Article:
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ER” closed out its 15-season run on top Thursday, drawing an average of 16.4 million viewers for its two-hour finale.

The 9-11 p.m. closer averaged a healthy 6.0 rating/16 share in adults 18-49, per Nielsen.

“ER’s” signoff marked the biggest 18-49 rating for a drama series finale since Fox’s “The X-Files” wrapped its run in 2002, and the largest overall total viewer tally for a drama series finale since “Murder, She Wrote” signed off CBS in 1996. “ER’s” finale also marked a whopping 88% increase over its final-season average rating of 3.2/9 in the key demo, and NBC’s biggest numbers in the time period (sans Olympics programming) since the “Will and Grace” finale in May 2006.

NBC easily won the night with a 5.2/14 in 18-49 and 14.5 million viewers. ABC lay low in the face of the “ER” finale with repeats of “Grey’s Anatomy” and “Private Practice” from 9-11 p.m., but CBS went ahead with fresh segs of its regular lineup.

At 8 p.m., CBS’ “Survivor” (3.6/11, 11.2 m) barely beat the hourlong “ER Retrospective” spesh (3.5/10, 10.5m). Fox was No. 3 with “Bones” (2.7/8, 9.3m) while ABC trailed with the second week of new comedy “In the Motherhood” (1.6/5, 5m) and “Samantha Who” (1.6/4, 4.7m).

The 200th installment of “CSI” (3.8/10, 14.3 m) was second to the first half of “ER” at 9 p.m. Fox was respectable, given the competish, with “Hell’s Kitchen” (3.3/8, 6.9m).

CW didn’t seem affected by the “ER” hoopla, scoring its best 18-34 rating since Sept. 18. The net’s 9 p.m. drama “Supernatural” delivered its highest 18-34 demo score (1.7/5) since October 2006 on the WB.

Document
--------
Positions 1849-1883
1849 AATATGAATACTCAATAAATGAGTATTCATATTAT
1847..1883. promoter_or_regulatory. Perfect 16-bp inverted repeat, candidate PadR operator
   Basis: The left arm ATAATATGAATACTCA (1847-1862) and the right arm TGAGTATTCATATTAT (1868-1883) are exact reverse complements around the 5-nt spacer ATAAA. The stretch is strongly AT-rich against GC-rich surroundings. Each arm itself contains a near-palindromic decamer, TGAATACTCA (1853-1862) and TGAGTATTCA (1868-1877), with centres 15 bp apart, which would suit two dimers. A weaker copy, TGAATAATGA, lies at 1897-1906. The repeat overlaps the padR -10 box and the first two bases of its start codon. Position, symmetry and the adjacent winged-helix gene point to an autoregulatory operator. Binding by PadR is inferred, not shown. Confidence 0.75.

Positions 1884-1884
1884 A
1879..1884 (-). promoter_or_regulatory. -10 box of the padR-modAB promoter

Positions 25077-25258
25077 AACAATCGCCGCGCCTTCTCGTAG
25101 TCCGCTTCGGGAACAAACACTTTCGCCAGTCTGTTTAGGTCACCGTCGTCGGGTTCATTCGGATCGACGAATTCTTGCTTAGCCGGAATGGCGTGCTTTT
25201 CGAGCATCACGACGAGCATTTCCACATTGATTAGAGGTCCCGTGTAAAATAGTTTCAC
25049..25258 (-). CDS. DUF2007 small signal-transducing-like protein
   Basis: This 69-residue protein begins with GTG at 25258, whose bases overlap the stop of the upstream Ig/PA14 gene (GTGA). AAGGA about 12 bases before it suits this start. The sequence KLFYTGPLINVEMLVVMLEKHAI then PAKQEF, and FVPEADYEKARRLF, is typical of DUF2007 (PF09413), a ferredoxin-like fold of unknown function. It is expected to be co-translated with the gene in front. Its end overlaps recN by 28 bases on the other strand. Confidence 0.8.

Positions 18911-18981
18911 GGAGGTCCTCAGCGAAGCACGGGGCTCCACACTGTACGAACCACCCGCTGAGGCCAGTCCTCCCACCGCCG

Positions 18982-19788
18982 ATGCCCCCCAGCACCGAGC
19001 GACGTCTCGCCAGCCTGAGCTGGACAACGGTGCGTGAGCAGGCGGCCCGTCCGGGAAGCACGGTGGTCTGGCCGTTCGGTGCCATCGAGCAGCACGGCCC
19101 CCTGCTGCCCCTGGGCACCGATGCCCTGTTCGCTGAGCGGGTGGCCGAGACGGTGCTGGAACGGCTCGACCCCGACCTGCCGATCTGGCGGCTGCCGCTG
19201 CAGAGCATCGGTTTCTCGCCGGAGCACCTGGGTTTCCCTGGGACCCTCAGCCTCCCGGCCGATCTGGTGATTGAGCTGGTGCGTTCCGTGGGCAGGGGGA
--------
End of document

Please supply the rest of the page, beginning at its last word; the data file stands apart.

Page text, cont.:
As was oft-noted in the run-up to Thursday’s finale, the fade-out of “ER” marked the end of a primetime era, certainly for NBC. Only Fox’s “American Idol” comes close to the numbers that “ER” regularly put up in its mid-1990s heyday. (And it’s telling that “ER’s” finale scores came in far below the turnout for last week’s two installments of “American Idol.”)

Fortified by a strong ensemble that included George Clooney, Anthony Edwards, Noah Wyle, Eriq La Salle, Juliana Margulies and Sherry Stringfield, Warner Bros. TV’s “ER” was an instant sensation in its two-hour debut on a Monday night, Sept. 19, 1994. That opener drew an impressive 9.9/23 in 18-49 and 23.8 million viewers.

“ER” delivered an 11.9/31 and 23 million viewers three nights later when it settled into its regular Thursday 10 p.m. berth, filling the void in the Peacock’s powerhouse Thursday lineup left by the end of “L.A. Law” the previous season. Series never budged from its Thursday 10 p.m. timeslot.

The show hit its all-time highest numbers on the night of the “Seinfeld” finale, May 14, 1998, when the huge lead-in allowed “ER” to deliver a 25.8/57 in the demo and 47.8 million viewers, surpassing even “Seinfeld’s” aud that night of 41.3 million viewers. Nearly five years ago, the finale of NBC’s “Friends” pulled in 29.2 million viewers.

In its prime, “ER” ranked as primetime’s top-rated series in 18-49 for four of its 15 seasons (1995-96, 1996-97, 1998-99 and 1999-2000). It was TV’s top drama series for 10 seasons, until “CSI” hit its stride, and it ranked as NBC’s top drama series for 12 seasons.

Meanwhile, CBS Sports carried some strong ratings momentum into tonight’s NCAA men’s basketball tournament championship game.

Saturday’s semifinal action in primetime averaged a 9.0 household rating/18 share in Nielsen’s metered-market overnights — up 7% from last year’s 8.4/16. The first game (Michigan State’s victory over Connecticut) delivered an 8.7/18 (up 12% from last year’s 7.8/16 for Memphis-UCLA), followed by a 9.3/17 for North Carolina’s triumph over Villanova (up 2% from last year’s 9.1/16 for Kansas-North Carolina).

For the entire tournament, CBS was averaging a 6.1/13, up 7% from last year’s 5.7/12.

Tonight’s final pits Michigan State against North Carolina.

(Rick Kissell contributed to this report.)